By Charles White
Webster’s dictionary defines Extra Sensory Perception (ESP) as the ability to know things (such as what another person is thinking or what will happen in the future) that cannot be known by normal use of the senses. This is a good definition for someone who is trying to perceive the unknown or trying to find information outside of seeing, hearing or feeling. To that end, I’d like to present a similar definition for financial ESP – Education, Savings and Planning – because employing these three will not only provide a financial bulwark against the future, but they will also prepare you to be able to stand against circumstances not yet known.
Education. Financial education is an education that never ends. It’s never too soon to start learning about instruments like Mutual Funds, 401ks, Roth IRAs, IPOs, Taxes, Money Market Funds, and Bonds, ad infinitum. Being well-educated about financial matters will ensure that you will never be under thumb of another man and you will find that you will usually be miles ahead of the next man. By having a continual thirst for learning and education, you’ll learn just how little you truly know. If you cannot afford to take classes to learn more about finance, you can find many helpful free resources at Yale University at Open Yale Courses.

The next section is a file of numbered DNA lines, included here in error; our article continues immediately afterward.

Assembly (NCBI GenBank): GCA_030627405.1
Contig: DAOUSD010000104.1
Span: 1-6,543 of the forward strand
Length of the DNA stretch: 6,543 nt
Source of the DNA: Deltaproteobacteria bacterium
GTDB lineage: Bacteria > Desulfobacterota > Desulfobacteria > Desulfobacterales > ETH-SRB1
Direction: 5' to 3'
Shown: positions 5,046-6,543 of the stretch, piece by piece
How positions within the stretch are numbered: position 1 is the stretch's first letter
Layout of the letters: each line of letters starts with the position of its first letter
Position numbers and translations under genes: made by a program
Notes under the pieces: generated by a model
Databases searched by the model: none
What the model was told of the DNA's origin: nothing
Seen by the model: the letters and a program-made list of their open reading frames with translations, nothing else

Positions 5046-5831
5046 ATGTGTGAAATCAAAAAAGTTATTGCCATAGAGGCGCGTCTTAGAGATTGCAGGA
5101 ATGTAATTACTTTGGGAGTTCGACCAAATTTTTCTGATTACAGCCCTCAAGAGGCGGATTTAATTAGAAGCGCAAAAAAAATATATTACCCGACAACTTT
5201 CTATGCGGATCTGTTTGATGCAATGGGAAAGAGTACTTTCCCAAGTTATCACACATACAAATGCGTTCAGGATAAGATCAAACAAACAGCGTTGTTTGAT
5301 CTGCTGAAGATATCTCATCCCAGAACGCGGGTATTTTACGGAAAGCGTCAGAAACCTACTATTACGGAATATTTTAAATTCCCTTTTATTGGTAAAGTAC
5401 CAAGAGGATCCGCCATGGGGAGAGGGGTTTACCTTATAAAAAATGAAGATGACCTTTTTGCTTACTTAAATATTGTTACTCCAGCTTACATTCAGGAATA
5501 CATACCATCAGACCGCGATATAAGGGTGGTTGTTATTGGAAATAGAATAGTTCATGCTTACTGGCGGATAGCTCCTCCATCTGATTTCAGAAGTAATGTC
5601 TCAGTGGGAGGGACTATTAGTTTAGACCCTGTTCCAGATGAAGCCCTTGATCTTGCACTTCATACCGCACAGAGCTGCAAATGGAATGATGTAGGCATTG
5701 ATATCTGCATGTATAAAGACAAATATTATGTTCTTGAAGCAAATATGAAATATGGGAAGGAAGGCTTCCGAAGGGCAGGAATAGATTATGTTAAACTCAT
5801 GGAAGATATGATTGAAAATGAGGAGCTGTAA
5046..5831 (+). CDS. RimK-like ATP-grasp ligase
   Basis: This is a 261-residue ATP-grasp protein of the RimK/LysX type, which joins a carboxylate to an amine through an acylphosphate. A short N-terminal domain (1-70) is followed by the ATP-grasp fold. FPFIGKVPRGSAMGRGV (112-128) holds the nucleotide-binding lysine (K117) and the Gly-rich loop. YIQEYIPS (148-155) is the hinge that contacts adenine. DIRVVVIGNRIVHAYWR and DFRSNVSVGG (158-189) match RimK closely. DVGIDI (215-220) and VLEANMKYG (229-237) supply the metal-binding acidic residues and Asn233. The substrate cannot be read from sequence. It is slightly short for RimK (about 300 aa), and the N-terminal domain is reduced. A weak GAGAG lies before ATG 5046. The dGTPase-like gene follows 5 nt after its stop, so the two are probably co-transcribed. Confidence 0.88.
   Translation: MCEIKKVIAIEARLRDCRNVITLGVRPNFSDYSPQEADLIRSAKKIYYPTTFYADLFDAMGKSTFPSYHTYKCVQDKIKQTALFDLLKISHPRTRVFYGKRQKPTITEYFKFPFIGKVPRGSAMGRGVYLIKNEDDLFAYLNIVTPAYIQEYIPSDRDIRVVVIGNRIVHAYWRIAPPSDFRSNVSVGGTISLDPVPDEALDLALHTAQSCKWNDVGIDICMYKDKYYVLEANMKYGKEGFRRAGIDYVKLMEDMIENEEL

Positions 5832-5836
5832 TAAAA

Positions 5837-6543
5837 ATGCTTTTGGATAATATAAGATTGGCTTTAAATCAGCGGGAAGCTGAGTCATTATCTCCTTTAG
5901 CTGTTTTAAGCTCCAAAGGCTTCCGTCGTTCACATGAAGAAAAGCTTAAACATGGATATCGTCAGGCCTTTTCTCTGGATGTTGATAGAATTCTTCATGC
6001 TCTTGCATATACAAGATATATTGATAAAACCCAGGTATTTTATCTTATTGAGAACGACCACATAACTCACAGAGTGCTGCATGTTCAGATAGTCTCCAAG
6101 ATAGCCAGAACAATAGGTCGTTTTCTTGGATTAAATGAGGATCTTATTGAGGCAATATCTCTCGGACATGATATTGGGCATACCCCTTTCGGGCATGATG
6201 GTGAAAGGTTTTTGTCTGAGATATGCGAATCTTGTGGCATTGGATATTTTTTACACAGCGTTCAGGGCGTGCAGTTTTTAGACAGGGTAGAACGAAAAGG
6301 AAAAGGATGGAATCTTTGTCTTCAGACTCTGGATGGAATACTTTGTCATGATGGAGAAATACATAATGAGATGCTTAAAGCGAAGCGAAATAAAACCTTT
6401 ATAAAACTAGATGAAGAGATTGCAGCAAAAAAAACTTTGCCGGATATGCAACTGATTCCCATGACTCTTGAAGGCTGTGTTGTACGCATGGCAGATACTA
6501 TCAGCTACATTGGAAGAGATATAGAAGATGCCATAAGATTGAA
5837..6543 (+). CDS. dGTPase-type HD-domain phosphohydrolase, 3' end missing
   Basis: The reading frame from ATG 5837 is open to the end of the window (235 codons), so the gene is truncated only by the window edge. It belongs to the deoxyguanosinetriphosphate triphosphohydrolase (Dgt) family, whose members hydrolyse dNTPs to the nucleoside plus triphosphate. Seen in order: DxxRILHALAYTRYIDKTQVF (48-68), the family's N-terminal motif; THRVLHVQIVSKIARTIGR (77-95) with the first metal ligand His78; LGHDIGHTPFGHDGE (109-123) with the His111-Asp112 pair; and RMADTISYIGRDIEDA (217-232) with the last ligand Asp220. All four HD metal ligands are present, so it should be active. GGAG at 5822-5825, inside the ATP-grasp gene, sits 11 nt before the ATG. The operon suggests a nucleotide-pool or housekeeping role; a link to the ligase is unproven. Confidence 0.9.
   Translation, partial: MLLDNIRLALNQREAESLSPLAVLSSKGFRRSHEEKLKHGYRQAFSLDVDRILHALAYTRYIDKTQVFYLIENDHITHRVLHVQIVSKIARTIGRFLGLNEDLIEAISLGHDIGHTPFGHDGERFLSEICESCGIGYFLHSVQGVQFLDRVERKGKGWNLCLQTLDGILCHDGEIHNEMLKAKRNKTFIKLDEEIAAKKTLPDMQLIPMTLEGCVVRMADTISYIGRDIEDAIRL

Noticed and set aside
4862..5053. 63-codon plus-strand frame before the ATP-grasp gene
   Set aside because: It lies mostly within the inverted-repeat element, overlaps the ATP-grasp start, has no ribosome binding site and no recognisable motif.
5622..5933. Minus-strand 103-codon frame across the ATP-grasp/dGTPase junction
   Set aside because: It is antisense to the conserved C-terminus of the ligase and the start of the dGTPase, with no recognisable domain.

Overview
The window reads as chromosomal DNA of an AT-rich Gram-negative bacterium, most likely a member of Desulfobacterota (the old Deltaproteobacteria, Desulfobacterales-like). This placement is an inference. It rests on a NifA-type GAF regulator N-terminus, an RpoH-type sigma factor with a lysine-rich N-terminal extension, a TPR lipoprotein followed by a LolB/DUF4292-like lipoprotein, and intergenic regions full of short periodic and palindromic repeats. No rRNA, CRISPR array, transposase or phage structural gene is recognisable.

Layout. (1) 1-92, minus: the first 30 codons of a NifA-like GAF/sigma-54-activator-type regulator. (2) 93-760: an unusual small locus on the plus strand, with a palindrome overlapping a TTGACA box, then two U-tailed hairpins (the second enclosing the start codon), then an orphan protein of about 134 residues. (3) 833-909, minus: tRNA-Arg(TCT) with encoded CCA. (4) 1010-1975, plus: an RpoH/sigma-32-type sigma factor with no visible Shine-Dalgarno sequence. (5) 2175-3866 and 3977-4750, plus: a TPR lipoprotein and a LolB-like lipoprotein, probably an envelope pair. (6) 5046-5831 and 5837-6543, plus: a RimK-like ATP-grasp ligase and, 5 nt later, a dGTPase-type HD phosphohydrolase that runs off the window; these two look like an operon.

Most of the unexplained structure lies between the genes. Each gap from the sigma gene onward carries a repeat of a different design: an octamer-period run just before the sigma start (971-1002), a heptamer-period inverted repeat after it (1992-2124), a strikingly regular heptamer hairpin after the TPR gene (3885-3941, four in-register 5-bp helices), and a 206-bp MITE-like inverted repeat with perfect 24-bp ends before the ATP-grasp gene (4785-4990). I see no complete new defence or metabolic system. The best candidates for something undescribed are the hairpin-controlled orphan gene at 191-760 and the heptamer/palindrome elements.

Saving. The key to saving is more about cultivating a habit than it is about actually trying to set aside money. By making saving an automatic, you’ll find yourself becoming subconsciously more cautious about your overall approach to money. For instance, you may find yourself suddenly proactively thinking about how you spend your money and where you will spend your money. Your mind will begin setting goals and envisioning dreams of how to protect yourself for the future. Saving money is a discipline whose benefits will last a lifetime.
Planning. No great thing happens without a plan. Planning requires deep thought and actual effort. Planning actually begins with a goal so your first step is to determine what you want to achieve. Let’s say you want a new car. The first question to ask is “How will you pay for it? Will it be financed or will you pay in cash? How much will that particular car cost?
A wise person thinks and plans for their future. The fool believes that things will always remain the same and that education, saving and planning is unnecessary.
About the Author: Charles White is the president of AAA Data Information, located in Portland, Oregon. He can be contacted at email@example.com